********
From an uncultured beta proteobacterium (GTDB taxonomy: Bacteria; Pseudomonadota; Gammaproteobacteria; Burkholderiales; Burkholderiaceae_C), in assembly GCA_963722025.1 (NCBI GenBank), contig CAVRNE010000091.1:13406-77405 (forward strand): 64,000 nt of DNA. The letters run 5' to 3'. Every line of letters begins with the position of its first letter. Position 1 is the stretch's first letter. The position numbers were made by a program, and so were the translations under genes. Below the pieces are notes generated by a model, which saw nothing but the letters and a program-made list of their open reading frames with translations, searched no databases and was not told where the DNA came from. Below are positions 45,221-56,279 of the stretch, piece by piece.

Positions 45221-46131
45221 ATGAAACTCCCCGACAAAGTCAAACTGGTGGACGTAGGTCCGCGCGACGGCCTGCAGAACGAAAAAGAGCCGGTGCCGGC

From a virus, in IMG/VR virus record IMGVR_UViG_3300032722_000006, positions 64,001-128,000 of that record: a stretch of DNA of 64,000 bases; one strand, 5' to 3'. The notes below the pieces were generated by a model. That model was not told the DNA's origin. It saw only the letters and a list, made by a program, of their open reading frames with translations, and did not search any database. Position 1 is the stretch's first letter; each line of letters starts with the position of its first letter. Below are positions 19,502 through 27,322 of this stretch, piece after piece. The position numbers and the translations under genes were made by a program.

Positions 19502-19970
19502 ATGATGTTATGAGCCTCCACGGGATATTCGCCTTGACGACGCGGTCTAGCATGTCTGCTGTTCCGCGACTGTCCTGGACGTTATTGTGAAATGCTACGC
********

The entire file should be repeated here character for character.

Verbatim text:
From an uncultured beta proteobacterium (GTDB taxonomy: Bacteria; Pseudomonadota; Gammaproteobacteria; Burkholderiales; Burkholderiaceae_C), in assembly GCA_963722025.1 (NCBI GenBank), contig CAVRNE010000091.1:13406-77405 (forward strand): 64,000 nt of DNA. The letters run 5' to 3'. Every line of letters begins with the position of its first letter. Position 1 is the stretch's first letter. The position numbers were made by a program, and so were the translations under genes. Below the pieces are notes generated by a model, which saw nothing but the letters and a program-made list of their open reading frames with translations, searched no databases and was not told where the DNA came from. Below are positions 45,221-56,279 of the stretch, piece by piece.

Positions 45221-46131
45221 ATGAAACTCCCCGACAAAGTCAAACTGGTGGACGTAGGTCCGCGCGACGGCCTGCAGAACGAAAAAGAGCCGGTGCCGGC

From a virus, in IMG/VR virus record IMGVR_UViG_3300032722_000006, positions 64,001-128,000 of that record: a stretch of DNA of 64,000 bases; one strand, 5' to 3'. The notes below the pieces were generated by a model. That model was not told the DNA's origin. It saw only the letters and a list, made by a program, of their open reading frames with translations, and did not search any database. Position 1 is the stretch's first letter; each line of letters starts with the position of its first letter. Below are positions 19,502 through 27,322 of this stretch, piece after piece. The position numbers and the translations under genes were made by a program.

Positions 19502-19970
19502 ATGATGTTATGAGCCTCCACGGGATATTCGCCTTGACGACGCGGTCTAGCATGTCTGCTGTTCCGCGACTGTCCTGGACGTTATTGTGAAATGCTACGC